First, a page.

- Martin Luther King Jr. National Historic Site
International Civil Rights: Walk of Fame
Harold Belafonte
Harold George
"Harry" Belafonte, Jr.
1929 - present

Jamaican-American musician, actor and human rights activist Harry Belafonte joined the Civil Rights Movement in the 1950s. He became one of Martin Luther King, Jr.'s closest confidants. Over the years he organized demonstrations, raised money and contributed his personal funds to keep movement activities going. Belafonte has advocated for a range of other humanitarian causes. In 1985, he helped to orchestrate the recording of the Grammy Award winning song "We Are The World," a multi-artist effort to raise funds for Africa. In 1987, he received an appointment to UNICEF as a goodwill ambassador. Belafonte has been involved in prostate cancer advocacy since 2006, when he was diagnosed and successfully treated for the disease Belafonte achieved fame when his 1956 breakthrough album Calypso became the first full-length album to sell over 1 million copies. He is perhaps best known for singing the "Banana Boat Song," with its signature lyric "Day-O." He became the first Afrian American to win an Emmy for his 1959 TV special Tonight with Belafonte. He has starred in such groundbreaking films as "Carmen Jones" (1954), "Island in the Sun" (1957), "Buck and the Preacher"(1972), and "White Man's Burden" (1995). In 1987 he produced a Broadway play about apartheid entitled Asinamali!" Belafonte owns his own music publishing firm and a film production company.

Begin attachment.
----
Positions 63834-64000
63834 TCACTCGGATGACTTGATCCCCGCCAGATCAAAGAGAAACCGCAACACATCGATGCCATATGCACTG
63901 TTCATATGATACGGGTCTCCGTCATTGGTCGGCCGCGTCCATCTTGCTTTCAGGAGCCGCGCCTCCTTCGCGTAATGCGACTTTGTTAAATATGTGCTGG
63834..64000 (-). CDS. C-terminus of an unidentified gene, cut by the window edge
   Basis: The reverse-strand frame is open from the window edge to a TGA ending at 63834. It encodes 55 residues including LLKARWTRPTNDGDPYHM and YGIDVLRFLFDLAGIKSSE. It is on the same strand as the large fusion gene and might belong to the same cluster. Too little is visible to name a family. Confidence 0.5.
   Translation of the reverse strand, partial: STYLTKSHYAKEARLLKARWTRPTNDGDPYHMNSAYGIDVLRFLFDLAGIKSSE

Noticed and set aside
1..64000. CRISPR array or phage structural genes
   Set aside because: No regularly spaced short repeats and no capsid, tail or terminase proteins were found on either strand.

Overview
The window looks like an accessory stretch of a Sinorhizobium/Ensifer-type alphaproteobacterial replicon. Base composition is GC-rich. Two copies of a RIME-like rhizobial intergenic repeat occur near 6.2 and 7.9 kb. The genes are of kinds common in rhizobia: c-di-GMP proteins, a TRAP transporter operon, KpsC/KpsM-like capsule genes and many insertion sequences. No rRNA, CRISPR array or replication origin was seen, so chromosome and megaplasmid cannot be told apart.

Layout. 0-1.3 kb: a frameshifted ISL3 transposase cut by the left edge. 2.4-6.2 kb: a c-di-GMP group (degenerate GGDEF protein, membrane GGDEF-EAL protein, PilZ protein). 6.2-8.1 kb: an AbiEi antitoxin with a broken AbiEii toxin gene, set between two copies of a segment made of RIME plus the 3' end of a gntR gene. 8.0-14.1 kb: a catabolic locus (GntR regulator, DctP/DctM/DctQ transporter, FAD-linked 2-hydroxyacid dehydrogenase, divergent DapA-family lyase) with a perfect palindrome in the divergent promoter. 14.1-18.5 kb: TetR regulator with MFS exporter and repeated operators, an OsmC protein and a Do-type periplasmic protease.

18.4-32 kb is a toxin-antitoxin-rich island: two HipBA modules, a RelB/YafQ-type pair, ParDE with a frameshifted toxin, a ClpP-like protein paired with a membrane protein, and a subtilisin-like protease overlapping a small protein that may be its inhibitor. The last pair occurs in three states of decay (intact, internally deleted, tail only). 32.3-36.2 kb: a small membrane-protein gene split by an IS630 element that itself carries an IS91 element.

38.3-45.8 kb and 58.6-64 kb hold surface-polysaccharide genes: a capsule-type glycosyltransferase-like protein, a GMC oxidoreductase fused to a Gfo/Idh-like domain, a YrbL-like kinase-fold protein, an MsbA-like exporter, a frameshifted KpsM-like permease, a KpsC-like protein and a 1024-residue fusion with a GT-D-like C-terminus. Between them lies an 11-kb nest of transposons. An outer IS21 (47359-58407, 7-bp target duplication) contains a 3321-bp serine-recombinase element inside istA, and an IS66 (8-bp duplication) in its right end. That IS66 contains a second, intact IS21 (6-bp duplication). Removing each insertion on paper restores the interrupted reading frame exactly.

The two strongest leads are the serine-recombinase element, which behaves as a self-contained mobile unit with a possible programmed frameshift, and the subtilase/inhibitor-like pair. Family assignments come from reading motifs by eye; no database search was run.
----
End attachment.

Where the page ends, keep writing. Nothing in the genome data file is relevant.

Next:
Though born in Harlem, Harry's mother sent him to live in Jamaica, the island of her birth, when he was still a child. He returned to Harlem as a teenager at the outbreak of World War II. He found it difficult to adjust to life in states, dropped out of high school and enlisted in the Navy. After his honorable discharge, he worked as a laborer until he found his calling in the entertainment world. He started his career as an actor and studied his craft in the Dramatic Workshop of the School of Social Research. There his classmates included Marlon Brando, Walter Matthau, Rod Steiger and Tony Curtis.

In 2000, Belafonte won a Grammy Award for his lifetime achievement in music. In 2002 Africare awarded Belafonte the Bishop John T. Walker Distinguished Humanitarian Service Award for his efforts to assist Africa. Additionally, the American Association of Retired People (AARP) named Belafonte one of nine recipients of 2006 Impact Award.